RENTAL HOUSING HIT BY RISING INSURANCE COSTS
B.C. landlords large and small are struggling with big hikes in their insurance premiums, which they say will, in turn, put pressure on renters.
There are no reports yet of apartment buildings being hit with insurance rate hikes as extreme as the biggest hitting the strata sector — where some B.C. condo buildings have reported 400 per cent hikes in premiums. But landlords are reporting an average increase around 30 per cent this year. Combined with the B.C. NDP government’s move in 2018 to reduce maximum allowable rent increases, landlords say it creates a challenging environment to operate rental housing.
“You’re squeezed by a lesser allowable rent increase, and at the time that the insurance increase is coming through, you’re also getting hammered by property taxes and you’re also getting hammered by all these other non-controllable expenses,” Johnston said.
“That’s a huge hit,” said Hutniak, who couldn’t remember another year with average increases approaching that level. He said it is double or triple the typical increase of recent years.
“Although we were warned by the insurance industry that insurance costs would be increasing, we were surprised by the scale of increases broadly across our sector,” Hutniak said. “In terms of stratas, where we find a significant number of critically important rental homes, we were truly shocked to see the scale of increases.”
The B.C. Ministry of Finance sent an emailed statement Tuesday saying: “While these price increases are driven by dynamics in the private insurance industry, we’re working on a number of potential options to attempt to lessen the financial impact on individuals and building owners, while also reducing the risk for insurers.”
Rob de Pruis, the Insurance Bureau of Canada’s director of consumer and industry relations for Western Canada, said insurance costs for rental housing are being driven by some of the same factors pushing condo insurance, including aging infrastructure and increasing claims in buildings, as well as broader market conditions.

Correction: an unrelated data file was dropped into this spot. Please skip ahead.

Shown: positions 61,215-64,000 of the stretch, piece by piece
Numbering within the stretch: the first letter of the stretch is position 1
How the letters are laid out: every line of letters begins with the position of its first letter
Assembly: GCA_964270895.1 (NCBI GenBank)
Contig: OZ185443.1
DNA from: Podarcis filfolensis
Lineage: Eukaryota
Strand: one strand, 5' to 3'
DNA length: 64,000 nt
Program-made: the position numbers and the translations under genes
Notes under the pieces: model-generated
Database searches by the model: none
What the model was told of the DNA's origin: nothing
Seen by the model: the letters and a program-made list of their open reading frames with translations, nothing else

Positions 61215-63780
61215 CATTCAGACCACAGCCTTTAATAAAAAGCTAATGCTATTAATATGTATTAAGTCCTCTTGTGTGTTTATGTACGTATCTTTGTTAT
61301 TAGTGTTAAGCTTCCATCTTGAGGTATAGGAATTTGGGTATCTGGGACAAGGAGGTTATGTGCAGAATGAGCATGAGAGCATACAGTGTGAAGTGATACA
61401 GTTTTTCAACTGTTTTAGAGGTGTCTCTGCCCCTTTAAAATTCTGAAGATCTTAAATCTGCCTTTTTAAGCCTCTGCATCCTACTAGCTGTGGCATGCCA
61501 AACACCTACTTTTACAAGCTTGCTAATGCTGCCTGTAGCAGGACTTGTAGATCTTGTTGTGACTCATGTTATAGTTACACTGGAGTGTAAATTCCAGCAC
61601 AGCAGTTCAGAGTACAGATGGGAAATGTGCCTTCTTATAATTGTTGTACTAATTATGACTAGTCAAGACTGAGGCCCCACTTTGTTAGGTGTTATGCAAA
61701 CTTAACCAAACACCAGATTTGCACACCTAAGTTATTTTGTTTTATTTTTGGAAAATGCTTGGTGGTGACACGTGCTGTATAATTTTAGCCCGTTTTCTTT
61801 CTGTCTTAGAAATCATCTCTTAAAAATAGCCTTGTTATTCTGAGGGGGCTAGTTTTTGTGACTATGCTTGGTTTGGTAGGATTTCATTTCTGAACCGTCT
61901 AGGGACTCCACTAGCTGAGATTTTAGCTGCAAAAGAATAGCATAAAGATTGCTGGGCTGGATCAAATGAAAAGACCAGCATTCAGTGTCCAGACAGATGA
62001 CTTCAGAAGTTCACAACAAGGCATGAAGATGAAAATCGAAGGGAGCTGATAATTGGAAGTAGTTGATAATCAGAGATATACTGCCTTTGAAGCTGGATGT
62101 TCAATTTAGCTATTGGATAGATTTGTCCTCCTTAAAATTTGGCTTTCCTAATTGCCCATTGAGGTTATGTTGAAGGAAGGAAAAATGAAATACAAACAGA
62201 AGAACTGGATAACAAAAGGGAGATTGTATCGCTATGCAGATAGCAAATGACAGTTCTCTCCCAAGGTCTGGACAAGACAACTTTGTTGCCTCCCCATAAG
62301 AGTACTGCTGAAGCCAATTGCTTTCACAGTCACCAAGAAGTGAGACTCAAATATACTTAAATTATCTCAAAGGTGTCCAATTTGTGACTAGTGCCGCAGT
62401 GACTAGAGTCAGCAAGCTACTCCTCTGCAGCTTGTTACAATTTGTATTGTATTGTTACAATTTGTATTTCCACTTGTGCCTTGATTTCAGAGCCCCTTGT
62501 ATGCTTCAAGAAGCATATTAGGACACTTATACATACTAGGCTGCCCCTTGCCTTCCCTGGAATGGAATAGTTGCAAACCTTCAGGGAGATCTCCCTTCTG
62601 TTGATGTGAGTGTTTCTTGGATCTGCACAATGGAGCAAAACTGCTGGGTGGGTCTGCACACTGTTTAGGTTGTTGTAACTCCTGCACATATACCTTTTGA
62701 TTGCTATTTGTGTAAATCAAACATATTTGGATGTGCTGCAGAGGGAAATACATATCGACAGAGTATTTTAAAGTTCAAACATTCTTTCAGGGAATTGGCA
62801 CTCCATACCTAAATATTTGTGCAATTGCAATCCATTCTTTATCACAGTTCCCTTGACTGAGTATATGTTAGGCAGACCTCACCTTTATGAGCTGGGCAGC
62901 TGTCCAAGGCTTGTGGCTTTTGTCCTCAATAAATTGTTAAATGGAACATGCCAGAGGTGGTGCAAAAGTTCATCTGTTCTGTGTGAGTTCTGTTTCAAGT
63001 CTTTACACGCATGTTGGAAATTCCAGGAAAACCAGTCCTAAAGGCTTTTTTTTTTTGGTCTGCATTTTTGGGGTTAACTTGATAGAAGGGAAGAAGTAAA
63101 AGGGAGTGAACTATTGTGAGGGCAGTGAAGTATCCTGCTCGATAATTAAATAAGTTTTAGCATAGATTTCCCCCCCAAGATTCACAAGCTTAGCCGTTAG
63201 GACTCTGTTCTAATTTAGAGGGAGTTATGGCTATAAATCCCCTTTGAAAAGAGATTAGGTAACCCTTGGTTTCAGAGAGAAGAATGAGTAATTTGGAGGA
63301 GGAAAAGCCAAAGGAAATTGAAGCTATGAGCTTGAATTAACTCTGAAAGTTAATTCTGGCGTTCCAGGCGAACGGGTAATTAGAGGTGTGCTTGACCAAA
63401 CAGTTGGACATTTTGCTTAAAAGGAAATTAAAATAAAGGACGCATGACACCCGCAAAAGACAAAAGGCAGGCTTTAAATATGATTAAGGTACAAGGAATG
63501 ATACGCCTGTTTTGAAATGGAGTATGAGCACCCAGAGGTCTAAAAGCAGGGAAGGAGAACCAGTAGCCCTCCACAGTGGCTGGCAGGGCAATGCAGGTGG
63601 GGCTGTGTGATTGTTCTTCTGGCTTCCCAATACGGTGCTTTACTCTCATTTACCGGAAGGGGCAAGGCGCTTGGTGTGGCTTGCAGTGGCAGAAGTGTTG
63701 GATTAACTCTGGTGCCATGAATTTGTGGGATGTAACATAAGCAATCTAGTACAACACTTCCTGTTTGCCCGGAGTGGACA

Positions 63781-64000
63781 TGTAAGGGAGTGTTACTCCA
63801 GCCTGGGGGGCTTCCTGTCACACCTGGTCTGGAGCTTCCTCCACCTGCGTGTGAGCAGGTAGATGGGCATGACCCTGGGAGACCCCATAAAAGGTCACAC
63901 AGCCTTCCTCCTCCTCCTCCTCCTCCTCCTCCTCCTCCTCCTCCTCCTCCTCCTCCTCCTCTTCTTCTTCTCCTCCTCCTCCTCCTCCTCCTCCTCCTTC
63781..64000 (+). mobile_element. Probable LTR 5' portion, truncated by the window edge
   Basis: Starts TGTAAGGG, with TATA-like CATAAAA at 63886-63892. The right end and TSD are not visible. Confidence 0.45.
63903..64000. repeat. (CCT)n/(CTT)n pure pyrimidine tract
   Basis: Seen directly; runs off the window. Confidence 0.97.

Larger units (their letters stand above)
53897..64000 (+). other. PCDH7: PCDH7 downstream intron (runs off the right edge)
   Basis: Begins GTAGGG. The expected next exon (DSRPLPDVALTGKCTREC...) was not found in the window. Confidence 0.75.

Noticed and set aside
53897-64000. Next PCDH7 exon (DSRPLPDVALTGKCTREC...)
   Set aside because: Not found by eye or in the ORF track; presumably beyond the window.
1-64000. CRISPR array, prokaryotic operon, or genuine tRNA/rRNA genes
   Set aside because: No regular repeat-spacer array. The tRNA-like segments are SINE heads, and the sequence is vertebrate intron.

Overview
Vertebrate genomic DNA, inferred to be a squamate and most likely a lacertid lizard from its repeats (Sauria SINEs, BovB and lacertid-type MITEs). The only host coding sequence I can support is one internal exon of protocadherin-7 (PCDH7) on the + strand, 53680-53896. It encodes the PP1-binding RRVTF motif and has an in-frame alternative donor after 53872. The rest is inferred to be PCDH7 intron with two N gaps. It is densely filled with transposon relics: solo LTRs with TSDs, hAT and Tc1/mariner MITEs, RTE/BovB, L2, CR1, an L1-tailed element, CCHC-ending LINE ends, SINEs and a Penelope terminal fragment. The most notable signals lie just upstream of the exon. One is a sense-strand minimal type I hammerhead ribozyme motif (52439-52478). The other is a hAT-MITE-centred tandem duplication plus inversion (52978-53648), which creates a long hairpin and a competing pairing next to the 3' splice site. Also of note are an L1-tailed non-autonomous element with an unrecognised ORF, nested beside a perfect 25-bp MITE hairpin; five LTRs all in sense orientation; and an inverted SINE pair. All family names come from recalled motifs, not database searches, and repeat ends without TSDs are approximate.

“We’re not hearing about these really big increases in the rental housing market, and one of the reasons for that is these properties are typically run more like a business,” overseen by professionals with risk management and financial expertise, de Pruis said. “If we contrast that with a strata corporation that’s typically a volunteer board that have varying levels of expertise and knowledge, it’s run significantly differently.”
Andy Lynch owns an old house in Vancouver’s Mount Pleasant neighbourhood which has been converted into five rental suites of varying sizes, which he rents out for rates far lower than some nearby units are listed. He has just learned the premium for his insurance policy will increase more than 80 per cent this year.
Even if Lynch increases every tenants’ rent by 2.6 per cent, the maximum allowed by law, he would not be able to cover the cost of the premium hike. And that doesn’t even begin to consider property taxes — increasing by seven per cent this year in Vancouver — and other rising costs.
Lynch, an 81-year-old retired scientist who now runs two rental properties in his retirement, believes the provincial government should either allow for larger rent increases to cover operating costs, or do more to regulate home insurance, as ICBC does with car insurance.
“The squeeze is on,” Lynch said. “I guess the lesson for me is that the government is not really interested in maintaining existing rental stock. Better to sell to a developer and get out of the business.”
Story by: Vancouver Sun